From the perspective of the federal government, the Internet that travels through tubes and the Internet that travels through the air have always been different beasts. The net neutrality rules that have been the center of heated debate for much of this year focus only on the wired kind—and now Silicon Valley’s biggest companies would like to change that.
The Internet Association, a trade group whose members include Google, Facebook, and Twitter, filed a letter on Monday with the Federal Communication Commission arguing that the distinction between wireless and wired Internet has passed its usefulness.
Wireless Internet wasn’t included in the FCC’s 2010 Open Internet rules after federal officials determined that wireless networks should be given a regulatory break because they were both more novel and more prone to congestion than wired service. Later that year Google and Verizon proposed Internet rules that made the same distinction.
The idea was that wireless Internet providers could experiment more freely, and that has started to happen. Earlier this year AT&T announced a sponsored data plan where content companies could pay for better access to customers, and last month T-Mobile said it wouldn’t count activity on some music services against customers’ data plans. These actions wouldn’t have been allowed under the old rules if wired Internet providers tried to do the same thing (although anything goes at the moment, as the FCC tries to come up with new rules).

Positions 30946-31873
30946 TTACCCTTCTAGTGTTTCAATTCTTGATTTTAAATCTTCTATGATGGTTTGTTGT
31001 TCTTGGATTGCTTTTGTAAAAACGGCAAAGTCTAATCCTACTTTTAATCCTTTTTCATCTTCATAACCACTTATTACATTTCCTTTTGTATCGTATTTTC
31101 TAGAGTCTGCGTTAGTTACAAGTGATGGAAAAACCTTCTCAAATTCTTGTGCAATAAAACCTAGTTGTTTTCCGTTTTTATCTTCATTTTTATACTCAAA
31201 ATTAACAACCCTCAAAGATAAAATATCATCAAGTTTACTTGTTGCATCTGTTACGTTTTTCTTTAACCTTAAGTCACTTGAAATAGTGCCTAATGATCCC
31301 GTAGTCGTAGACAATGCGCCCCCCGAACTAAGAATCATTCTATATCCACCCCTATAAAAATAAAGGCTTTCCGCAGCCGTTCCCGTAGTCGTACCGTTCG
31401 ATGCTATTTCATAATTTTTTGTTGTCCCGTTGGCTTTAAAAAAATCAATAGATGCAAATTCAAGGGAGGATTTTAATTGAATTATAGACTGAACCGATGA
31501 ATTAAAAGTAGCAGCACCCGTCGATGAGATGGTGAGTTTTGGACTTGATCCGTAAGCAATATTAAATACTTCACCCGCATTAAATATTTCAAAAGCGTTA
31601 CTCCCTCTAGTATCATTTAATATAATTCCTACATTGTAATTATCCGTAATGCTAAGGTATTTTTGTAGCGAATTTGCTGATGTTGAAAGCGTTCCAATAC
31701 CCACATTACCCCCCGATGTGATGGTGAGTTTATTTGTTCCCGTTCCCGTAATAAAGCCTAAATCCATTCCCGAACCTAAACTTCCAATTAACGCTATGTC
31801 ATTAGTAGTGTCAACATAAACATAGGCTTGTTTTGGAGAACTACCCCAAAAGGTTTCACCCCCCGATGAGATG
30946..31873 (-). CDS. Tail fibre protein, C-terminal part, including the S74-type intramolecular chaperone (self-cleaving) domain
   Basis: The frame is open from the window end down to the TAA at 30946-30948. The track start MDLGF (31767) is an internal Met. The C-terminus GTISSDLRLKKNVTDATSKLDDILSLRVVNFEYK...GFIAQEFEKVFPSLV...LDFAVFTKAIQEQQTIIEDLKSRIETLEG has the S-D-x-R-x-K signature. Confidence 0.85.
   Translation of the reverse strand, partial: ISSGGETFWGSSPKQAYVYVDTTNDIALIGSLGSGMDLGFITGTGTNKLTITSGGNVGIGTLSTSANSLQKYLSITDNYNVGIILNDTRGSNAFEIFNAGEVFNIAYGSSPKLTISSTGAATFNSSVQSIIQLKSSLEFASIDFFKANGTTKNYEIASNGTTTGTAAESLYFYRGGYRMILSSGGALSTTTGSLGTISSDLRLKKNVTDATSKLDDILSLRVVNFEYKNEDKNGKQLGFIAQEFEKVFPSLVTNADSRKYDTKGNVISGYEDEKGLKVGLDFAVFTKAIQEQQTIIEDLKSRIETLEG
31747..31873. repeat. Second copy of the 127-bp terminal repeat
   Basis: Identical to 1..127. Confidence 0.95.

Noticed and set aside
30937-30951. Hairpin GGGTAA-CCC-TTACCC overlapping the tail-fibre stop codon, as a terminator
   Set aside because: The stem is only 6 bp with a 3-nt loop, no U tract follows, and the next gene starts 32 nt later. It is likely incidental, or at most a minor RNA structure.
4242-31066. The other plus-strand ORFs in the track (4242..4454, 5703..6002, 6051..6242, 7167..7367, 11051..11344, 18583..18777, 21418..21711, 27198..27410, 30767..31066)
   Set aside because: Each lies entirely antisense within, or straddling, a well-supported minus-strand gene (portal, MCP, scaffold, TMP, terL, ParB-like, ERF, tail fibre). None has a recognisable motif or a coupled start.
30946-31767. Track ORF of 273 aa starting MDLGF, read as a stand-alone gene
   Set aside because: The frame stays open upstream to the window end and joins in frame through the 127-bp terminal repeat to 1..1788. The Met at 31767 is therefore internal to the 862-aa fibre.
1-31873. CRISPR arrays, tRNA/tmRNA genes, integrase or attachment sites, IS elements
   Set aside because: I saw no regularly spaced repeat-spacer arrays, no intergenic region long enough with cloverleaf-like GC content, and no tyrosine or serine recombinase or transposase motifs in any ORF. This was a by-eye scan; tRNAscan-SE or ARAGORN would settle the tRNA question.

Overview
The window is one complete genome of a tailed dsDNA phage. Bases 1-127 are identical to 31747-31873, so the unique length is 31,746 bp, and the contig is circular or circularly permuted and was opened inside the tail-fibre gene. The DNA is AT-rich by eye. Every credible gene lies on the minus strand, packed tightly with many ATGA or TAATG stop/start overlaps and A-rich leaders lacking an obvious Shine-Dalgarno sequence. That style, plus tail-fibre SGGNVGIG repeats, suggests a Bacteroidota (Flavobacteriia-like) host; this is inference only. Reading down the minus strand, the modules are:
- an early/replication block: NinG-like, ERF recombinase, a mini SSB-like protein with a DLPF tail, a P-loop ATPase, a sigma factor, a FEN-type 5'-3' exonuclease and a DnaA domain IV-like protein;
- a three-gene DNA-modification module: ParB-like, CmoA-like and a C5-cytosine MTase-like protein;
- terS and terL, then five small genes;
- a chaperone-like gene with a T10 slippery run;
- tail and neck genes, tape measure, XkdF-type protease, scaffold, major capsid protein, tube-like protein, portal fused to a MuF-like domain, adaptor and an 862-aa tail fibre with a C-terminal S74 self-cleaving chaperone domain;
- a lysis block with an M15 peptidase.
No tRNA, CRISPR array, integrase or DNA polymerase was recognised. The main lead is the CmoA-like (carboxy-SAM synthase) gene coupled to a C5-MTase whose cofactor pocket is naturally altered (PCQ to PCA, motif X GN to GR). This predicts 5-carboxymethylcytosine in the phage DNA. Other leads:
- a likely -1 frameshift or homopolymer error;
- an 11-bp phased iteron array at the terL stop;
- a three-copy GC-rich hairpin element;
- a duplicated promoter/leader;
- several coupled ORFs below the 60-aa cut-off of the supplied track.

The Internet Association wants the government to cut off such experiments in its new net neutrality rules. The FCC “should apply uniform non-discrimination, no-blocking, and transparency rules to wireline and wireless Internet access providers,” the group wrote in its letter. “There is no further reason to differentiate between the two platforms in applying the rules.”
This would be a significant expansion of net neutrality rules, especially given how much Internet activity is shifting from PCs to mobile phones. It’s likely to inspire some strong opposition. The Republican members of the FCC are opposed to any net neutrality rules, so they would surely oppose extending them into the wireless realm.
The Internet Association also said the FCC should be concerned about interconnection fees, payments from content companies to Internet providers for a direct connection to their networks. This is a separate issue from net neutrality, which governs what happens within a specific network.
Netflix has been loudly protesting interconnection fees for months, but has been largely on its own in this crusade. Some other companies that pay such fees wonder what the big deal is, and Netflix’s critics have said if this was really a problem, more people would be complaining about it. Last month the FCC decided to look into the issue and began collecting comments. No one seems willing to come out and say they’re against interconnection fees altogether: Most critics are asking for more transparency for deals that are largely negotiated directly and in private.
The Internet Association’s take is also rather mild. It says that Internet providers are in the position to use these fees as a choke point, and then use them to extract cash from its members. But it never says the fees amount to abuse in and of themselves.